Report from U.S. Congress Briefing on Human Rights and the Internet and China

The Congressional Human Rights Caucus held a briefing (not a formal hearing) on Wednesday about human rights issues and the Internet in China. The article: Politicos attack tech firms over China, provides a look at what was said at the briefing.

“These massively successful high-tech companies, which couldn’t bring themselves to send their representatives to this meeting today, should be ashamed,” said Rep. Tom Lantos, the California Democrat who is co-chairman of the Congressional Human Rights Caucus, which organized the briefing. With all their power and influence, wealth and high visibility, they neglected to commit to the kind of positive action that human rights activists in China take every day,” Lantos went on. “They caved in to Beijing’s demands for the sake of profits, or whatever else they choose to call it.”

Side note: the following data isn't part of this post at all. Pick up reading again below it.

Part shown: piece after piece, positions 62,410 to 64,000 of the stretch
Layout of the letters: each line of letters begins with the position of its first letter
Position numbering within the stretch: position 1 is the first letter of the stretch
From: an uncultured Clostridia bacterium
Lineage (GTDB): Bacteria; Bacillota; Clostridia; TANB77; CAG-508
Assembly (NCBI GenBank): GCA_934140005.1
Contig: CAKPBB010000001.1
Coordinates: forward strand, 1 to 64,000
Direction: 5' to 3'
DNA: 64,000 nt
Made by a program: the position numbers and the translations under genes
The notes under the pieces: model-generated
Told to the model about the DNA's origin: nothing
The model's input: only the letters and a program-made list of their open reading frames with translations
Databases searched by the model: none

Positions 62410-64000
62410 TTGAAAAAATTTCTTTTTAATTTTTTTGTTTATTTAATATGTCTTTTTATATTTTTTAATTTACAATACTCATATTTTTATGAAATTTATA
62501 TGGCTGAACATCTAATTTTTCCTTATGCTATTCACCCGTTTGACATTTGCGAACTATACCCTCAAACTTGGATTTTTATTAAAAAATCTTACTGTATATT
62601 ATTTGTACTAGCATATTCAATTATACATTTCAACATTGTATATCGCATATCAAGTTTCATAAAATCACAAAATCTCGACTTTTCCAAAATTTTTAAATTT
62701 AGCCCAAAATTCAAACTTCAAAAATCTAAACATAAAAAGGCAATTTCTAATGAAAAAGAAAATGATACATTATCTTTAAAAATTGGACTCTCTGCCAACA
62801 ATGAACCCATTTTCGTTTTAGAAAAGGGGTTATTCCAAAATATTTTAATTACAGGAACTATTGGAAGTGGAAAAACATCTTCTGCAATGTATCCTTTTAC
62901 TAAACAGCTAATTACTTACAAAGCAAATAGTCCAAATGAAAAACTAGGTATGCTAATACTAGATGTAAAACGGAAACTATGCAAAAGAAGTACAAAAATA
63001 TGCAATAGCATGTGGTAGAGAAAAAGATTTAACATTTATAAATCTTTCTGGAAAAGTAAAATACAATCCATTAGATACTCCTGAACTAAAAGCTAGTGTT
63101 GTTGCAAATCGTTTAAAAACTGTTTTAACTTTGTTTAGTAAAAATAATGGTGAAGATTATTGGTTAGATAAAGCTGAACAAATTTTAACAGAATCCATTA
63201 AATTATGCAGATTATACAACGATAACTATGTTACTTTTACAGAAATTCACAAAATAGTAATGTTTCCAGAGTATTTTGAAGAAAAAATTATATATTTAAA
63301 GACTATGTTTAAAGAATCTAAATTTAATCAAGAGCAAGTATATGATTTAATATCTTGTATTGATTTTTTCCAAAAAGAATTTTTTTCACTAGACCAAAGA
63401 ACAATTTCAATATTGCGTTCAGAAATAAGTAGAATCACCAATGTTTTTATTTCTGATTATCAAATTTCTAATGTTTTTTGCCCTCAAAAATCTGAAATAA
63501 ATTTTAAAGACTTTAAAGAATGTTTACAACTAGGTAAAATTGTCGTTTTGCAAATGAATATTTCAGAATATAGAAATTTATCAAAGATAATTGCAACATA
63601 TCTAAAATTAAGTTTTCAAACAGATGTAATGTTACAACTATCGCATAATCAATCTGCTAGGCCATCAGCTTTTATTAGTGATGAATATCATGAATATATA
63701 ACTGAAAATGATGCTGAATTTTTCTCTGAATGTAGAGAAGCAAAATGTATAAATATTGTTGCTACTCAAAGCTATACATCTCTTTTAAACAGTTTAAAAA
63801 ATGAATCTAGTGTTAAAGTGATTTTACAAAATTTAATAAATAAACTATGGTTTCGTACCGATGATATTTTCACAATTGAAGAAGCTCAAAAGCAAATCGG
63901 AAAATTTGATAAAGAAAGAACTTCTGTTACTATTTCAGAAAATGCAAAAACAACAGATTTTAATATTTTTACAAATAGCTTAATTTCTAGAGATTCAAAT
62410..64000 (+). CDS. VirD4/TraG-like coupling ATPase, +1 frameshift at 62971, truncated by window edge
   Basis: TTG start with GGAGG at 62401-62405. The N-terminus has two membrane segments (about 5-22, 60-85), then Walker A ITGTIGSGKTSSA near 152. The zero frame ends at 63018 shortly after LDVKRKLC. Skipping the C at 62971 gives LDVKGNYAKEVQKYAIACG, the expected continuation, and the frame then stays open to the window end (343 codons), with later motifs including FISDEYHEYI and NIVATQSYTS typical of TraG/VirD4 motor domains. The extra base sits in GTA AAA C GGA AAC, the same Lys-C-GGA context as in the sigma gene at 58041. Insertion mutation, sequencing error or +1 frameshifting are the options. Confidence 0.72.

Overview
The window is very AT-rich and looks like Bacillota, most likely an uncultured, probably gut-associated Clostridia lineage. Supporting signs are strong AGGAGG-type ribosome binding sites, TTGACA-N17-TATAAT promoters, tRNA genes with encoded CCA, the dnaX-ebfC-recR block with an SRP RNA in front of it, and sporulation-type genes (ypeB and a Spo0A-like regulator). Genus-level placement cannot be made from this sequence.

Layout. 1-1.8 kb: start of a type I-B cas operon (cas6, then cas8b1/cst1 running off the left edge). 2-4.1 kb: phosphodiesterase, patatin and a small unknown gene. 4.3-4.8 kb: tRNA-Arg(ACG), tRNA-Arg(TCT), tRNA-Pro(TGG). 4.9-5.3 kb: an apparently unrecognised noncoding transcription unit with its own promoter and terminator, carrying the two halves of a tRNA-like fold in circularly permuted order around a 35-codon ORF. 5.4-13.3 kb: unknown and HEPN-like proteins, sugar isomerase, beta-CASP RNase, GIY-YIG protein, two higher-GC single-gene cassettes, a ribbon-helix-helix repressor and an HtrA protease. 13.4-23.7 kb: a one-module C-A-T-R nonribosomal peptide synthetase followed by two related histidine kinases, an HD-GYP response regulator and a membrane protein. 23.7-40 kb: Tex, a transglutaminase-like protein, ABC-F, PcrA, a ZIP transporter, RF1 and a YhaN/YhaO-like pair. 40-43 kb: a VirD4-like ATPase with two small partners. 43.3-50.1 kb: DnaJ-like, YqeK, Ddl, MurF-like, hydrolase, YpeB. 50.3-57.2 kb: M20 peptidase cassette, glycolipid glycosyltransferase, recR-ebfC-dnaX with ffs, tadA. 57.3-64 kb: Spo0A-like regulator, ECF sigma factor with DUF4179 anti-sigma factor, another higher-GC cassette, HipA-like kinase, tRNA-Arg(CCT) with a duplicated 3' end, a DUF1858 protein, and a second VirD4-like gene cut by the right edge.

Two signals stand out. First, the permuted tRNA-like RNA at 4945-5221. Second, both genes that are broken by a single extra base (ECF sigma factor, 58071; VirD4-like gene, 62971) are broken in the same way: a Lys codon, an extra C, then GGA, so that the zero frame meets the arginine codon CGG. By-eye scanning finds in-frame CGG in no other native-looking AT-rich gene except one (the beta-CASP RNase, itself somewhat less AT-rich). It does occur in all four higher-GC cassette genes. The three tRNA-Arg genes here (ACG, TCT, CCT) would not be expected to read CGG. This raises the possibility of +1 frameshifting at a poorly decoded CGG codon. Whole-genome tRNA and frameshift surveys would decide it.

The full text of the opening statement by the Congressional Human Rights Caucus Chairman, Rep. Tom Lantos from California is available here. Lantos mentions Google, MS, and Yahoo by name in his comments. Look for more prepared statements by others at the briefing to be posted on this page soon.

Google, Microsoft, and Yahoo were all invited to appear before the caucus but did not send representatives. However, all three companies did provide statements to the Congressional Human Rights Caucus
that can be accessed in this blog post.

Today’s “briefing” will be followed with a formal congressional hearing by the House of Representatives Subcommittee on Global Human Rights. The hearing is set for February 16.

See Also: Google and Microsoft turn up heat over China (via

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